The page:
The climax of the revolutionary events of 1905 were the October 17th Manifesto and the subsequent all-Russian strike and wave of armed uprisings. Contrary to the now common belief, the granting of “civil liberties” and the creation of a parliamentary system did not lead to a decline in the revolutionary movement (when have they ever?), but served as a signal, which revolutionaries interpreted as a sign of government weakness, filled only with the impulse to finish off the regime! In this atmosphere, the authorities began to act very decisively, first by suppressing uprisings in Moscow and several other places, and then, under Prime Minister Stolypin, by implementing the system of military field courts. Nicholas sanctioned these repressive measures as a necessary means to defeat the revolution, and for this, both he and Stolypin were branded as “hangmen,” although these measures were applied to violators caught red-handed with weapons during murders and robberies. The revolution always had this unsightly side – not just rallies for freedom but also looting, riots, and marauding.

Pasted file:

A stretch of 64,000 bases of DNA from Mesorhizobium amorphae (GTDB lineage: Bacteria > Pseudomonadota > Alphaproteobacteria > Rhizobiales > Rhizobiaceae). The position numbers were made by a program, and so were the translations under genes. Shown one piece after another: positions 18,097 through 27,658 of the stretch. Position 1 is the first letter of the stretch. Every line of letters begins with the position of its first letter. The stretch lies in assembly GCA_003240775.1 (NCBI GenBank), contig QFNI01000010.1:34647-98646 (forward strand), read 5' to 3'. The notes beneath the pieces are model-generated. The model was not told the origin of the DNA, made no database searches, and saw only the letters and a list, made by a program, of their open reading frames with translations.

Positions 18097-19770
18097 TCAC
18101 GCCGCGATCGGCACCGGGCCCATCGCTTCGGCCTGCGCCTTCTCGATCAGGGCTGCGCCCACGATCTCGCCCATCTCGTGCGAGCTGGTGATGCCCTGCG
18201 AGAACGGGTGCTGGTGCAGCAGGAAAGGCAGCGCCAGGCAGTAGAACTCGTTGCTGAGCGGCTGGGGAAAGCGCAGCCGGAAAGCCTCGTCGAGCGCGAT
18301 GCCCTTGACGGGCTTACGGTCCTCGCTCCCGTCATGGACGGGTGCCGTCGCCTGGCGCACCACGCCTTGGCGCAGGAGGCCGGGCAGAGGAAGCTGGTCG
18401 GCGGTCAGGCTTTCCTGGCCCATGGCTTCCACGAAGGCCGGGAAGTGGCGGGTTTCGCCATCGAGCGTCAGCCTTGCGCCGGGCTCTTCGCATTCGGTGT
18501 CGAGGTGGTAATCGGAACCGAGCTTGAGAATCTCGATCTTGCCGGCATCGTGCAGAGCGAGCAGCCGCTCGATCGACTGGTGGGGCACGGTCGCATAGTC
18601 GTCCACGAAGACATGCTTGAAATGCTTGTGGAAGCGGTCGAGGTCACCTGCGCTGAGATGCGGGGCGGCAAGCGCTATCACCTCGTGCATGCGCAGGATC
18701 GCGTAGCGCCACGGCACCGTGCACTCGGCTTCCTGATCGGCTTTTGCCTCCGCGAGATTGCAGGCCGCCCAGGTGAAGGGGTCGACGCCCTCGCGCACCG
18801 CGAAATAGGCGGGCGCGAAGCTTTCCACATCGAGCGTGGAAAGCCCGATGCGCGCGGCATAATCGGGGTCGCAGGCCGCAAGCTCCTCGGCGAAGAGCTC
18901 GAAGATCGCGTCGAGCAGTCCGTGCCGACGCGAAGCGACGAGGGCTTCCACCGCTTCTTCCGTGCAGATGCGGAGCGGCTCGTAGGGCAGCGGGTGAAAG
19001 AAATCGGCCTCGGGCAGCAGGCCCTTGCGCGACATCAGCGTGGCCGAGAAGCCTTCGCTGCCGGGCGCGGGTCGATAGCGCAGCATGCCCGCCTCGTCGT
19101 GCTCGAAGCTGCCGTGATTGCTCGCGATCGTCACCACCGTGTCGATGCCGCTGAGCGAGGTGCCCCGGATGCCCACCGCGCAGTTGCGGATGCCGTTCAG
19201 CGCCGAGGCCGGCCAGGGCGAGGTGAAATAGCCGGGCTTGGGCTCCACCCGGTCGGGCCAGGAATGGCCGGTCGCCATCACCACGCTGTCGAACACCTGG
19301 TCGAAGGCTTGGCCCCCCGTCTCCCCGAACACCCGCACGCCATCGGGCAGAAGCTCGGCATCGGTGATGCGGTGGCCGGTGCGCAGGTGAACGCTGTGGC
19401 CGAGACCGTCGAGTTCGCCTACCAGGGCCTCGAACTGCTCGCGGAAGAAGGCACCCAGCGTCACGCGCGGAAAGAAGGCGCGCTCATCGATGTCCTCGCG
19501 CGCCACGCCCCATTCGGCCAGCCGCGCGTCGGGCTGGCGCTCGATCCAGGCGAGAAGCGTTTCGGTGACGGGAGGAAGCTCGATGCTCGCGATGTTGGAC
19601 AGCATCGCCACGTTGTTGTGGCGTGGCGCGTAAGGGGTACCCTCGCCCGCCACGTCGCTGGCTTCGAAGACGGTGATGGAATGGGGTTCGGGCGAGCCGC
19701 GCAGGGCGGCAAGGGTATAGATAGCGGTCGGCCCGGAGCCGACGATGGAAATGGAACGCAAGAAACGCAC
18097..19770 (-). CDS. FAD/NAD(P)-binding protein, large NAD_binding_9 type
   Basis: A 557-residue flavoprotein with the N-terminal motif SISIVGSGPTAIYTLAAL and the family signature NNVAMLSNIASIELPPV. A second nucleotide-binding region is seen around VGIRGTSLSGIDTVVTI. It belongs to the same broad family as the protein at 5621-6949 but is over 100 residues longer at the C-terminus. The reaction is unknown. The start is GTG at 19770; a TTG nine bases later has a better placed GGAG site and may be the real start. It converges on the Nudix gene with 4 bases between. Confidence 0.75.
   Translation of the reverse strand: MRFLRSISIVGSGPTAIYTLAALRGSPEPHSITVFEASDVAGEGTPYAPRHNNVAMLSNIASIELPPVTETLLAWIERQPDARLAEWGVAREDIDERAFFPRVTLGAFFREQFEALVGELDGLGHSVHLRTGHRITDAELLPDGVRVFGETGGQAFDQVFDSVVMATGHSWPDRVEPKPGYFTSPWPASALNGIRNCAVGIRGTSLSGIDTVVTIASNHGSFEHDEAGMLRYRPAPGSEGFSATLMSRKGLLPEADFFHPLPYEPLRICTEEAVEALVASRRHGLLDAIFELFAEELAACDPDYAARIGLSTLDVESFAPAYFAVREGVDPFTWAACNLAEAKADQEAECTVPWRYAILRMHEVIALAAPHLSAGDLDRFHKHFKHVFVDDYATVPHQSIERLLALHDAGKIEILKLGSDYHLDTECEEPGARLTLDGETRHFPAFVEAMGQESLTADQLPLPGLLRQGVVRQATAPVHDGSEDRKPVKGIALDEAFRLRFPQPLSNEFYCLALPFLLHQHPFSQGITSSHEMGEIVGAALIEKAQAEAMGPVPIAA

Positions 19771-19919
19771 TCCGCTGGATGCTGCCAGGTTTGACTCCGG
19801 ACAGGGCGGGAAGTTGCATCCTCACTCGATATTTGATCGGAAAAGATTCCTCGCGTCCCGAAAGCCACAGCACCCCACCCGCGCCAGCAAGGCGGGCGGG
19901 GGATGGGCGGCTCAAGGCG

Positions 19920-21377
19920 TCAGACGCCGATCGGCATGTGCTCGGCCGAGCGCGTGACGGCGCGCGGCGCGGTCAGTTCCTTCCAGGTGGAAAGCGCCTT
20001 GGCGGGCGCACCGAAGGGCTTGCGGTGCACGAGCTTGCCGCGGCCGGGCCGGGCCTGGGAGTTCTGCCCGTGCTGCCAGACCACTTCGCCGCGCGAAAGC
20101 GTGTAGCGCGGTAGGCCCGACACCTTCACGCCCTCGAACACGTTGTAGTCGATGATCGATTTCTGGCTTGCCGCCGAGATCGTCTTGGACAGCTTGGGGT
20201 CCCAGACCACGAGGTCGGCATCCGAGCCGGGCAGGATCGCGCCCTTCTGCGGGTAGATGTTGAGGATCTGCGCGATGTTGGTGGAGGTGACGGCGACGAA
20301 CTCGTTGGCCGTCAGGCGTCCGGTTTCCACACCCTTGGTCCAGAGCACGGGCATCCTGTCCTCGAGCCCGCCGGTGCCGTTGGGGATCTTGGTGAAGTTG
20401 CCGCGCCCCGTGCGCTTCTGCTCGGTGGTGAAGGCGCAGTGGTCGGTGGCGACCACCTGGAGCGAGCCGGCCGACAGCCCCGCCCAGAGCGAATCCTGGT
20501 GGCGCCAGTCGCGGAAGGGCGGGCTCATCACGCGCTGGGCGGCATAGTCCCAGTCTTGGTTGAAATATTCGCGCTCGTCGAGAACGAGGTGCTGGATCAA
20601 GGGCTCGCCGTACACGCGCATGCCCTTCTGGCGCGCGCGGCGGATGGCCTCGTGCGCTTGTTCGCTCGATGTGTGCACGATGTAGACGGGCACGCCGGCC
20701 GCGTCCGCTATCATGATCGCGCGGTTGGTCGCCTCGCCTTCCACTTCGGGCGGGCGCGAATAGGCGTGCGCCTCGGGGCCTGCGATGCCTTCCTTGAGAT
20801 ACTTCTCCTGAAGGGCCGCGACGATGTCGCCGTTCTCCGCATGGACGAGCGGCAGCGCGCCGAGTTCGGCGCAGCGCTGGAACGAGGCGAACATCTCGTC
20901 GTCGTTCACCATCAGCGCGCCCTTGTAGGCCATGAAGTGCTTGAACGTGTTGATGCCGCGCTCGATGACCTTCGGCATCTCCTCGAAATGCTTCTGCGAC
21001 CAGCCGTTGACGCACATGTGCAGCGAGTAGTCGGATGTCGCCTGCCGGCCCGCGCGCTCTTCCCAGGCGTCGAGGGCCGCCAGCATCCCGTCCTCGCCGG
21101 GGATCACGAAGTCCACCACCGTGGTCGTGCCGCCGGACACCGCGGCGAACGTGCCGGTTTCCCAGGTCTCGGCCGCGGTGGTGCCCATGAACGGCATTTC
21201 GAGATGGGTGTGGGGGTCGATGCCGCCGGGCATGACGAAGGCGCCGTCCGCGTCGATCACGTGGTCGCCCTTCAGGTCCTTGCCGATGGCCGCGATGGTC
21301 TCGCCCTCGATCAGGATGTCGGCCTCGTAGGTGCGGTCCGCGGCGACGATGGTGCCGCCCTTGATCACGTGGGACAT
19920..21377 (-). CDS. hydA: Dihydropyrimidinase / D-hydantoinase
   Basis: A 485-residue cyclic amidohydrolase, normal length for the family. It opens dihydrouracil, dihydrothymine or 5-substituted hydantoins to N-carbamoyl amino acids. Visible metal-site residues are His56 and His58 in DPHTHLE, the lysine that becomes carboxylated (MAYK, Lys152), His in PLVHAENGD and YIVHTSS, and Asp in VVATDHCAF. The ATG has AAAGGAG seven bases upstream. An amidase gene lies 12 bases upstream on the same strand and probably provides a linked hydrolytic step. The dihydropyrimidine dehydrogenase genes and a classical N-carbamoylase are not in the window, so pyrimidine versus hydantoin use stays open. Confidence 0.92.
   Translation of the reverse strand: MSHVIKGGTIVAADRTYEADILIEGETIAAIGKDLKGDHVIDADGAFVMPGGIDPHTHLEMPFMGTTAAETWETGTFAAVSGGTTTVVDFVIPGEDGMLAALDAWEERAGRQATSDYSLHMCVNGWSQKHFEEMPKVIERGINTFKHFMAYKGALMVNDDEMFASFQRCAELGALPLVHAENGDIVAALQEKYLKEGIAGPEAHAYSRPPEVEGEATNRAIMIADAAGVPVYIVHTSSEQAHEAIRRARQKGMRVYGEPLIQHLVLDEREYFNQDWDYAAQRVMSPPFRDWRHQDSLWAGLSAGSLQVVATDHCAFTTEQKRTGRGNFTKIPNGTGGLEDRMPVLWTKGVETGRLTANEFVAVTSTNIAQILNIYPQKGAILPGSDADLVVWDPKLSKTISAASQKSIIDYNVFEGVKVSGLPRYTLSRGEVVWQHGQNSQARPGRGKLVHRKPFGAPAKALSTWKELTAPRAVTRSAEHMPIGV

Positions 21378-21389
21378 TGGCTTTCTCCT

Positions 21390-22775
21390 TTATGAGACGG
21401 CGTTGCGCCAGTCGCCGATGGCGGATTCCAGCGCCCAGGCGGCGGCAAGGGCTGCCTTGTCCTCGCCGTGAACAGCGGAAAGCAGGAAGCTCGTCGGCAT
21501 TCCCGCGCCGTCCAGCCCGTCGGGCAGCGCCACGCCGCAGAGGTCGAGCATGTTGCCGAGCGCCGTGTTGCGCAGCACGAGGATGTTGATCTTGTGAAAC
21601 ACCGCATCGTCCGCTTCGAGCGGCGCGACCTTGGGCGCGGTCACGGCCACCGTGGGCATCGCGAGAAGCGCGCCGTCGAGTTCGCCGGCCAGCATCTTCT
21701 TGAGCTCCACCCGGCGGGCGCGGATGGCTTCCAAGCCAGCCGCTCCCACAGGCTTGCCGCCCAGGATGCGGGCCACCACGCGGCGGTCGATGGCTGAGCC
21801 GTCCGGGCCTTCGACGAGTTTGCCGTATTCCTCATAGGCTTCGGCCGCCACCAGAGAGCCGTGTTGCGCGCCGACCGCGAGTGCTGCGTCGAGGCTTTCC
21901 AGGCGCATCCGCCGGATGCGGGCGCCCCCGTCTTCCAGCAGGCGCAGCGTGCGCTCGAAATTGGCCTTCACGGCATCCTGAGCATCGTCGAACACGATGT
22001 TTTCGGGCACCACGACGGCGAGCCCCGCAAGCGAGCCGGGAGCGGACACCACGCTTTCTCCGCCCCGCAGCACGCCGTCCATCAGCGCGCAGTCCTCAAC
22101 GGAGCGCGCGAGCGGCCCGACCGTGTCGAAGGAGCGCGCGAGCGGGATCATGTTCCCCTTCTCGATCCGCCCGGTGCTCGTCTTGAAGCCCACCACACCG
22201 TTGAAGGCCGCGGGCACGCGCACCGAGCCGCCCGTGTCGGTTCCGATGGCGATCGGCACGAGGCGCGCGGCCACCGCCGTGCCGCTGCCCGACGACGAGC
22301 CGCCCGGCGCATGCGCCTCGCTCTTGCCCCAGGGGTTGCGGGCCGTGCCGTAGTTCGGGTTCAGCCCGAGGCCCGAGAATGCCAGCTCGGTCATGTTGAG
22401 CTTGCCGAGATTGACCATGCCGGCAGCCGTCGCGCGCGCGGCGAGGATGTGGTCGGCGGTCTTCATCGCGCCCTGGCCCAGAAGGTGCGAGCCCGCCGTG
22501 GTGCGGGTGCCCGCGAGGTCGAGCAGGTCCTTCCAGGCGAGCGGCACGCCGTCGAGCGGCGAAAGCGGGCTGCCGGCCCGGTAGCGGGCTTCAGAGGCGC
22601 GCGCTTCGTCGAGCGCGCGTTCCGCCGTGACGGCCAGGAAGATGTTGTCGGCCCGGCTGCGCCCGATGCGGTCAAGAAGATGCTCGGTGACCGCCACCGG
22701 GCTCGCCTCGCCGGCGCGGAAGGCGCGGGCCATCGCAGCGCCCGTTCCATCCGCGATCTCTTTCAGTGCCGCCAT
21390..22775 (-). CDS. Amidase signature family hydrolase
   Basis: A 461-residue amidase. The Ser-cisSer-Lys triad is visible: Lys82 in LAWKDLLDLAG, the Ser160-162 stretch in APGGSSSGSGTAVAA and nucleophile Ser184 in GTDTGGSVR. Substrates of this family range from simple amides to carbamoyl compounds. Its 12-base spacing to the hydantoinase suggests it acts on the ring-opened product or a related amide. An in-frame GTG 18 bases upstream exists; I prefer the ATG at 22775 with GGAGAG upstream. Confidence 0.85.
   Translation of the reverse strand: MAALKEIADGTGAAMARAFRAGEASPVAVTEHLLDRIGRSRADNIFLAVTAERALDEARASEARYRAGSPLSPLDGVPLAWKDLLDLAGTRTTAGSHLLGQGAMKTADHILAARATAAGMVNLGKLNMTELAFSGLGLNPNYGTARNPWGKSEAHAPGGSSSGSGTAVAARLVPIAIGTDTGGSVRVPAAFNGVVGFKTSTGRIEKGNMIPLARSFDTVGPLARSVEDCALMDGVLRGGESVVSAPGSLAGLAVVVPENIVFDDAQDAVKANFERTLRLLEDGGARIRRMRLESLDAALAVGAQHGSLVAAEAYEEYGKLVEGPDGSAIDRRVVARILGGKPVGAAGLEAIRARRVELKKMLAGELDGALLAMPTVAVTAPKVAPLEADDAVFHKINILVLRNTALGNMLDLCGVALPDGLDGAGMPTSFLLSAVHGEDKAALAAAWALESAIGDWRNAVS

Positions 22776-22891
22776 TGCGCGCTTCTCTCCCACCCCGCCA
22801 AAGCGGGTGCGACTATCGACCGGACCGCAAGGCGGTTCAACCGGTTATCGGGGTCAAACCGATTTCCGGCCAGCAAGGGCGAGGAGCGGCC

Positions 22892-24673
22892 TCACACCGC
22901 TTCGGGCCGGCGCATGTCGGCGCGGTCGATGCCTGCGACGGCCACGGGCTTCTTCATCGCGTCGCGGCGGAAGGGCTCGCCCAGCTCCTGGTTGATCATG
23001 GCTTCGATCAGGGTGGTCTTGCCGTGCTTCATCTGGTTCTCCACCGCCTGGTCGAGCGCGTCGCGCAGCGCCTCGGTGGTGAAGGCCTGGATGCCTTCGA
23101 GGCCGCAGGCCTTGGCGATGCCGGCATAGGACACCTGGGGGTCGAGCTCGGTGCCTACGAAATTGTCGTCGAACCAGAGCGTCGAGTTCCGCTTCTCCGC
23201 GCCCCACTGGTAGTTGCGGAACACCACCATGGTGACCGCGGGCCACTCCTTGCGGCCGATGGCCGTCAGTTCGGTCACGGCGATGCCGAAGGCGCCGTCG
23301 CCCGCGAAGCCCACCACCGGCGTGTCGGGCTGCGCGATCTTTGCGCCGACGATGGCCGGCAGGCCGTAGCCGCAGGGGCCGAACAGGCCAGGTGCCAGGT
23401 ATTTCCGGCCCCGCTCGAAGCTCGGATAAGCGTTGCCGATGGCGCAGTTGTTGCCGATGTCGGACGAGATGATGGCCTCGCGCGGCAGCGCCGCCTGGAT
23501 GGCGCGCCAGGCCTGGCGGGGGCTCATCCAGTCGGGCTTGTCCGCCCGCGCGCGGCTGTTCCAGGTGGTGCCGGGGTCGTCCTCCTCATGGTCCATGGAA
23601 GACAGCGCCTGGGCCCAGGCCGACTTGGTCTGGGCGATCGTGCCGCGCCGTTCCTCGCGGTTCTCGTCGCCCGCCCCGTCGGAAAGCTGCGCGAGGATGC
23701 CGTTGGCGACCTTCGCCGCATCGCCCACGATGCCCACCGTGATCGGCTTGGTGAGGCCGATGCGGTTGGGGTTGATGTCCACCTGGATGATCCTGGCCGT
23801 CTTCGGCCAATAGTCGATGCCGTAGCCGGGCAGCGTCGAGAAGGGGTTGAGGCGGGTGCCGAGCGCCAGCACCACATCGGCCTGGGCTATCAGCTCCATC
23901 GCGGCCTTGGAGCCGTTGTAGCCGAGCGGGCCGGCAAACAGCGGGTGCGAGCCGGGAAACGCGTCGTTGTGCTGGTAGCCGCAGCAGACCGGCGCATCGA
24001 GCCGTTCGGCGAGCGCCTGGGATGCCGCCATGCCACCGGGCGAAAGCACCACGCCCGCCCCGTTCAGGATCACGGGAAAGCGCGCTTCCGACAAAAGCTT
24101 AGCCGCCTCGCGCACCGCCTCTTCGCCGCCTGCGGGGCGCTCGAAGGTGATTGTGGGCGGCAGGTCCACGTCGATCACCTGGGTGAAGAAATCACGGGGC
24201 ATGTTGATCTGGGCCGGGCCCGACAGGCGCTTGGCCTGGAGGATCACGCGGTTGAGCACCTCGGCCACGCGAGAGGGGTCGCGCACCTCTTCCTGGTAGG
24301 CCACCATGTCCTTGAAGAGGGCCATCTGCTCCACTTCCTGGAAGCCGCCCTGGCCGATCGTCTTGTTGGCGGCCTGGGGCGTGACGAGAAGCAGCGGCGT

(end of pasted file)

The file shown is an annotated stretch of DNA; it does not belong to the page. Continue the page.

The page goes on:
And how many speculations about pogroms? The claims that the Jewish pogroms were planned and sanctioned even by the tsarist police and security forces are sometimes heard, although no evidence to support such accusations has been found to this day. Pogroms, as one of the most unsightly phenomena of escalating confrontation exacerbated by growing revolutionary sentiments, did indeed occur, and the authorities, where they could in their readiness and awareness, intervened and separated the conflicting sides (sometimes the pogroms, organized by Black Hundred members, turned into real battles with Jewish self-defense forces, striving to protect their families, women, children, and property), reducing the number of innocent victims. It’s worth noting that revolutionary unrest was gripping Europe as well, and pogroms also occurred there in areas of dense Jewish population, for example in the German Empire.

A most vivid example of the side the authorities could take is the averted massive pogrom of Kiev’s Podil district, which Black Hundred elements intended to orchestrate following Stolypin’s assassination. Decisive actions and sanctions from the acting prime minister with the Emperor’s endorsement prevented this — significant cavalry forces were deployed to Kiev, and Black Hundred members were warned that attempts to organize a pogrom would be severely punished.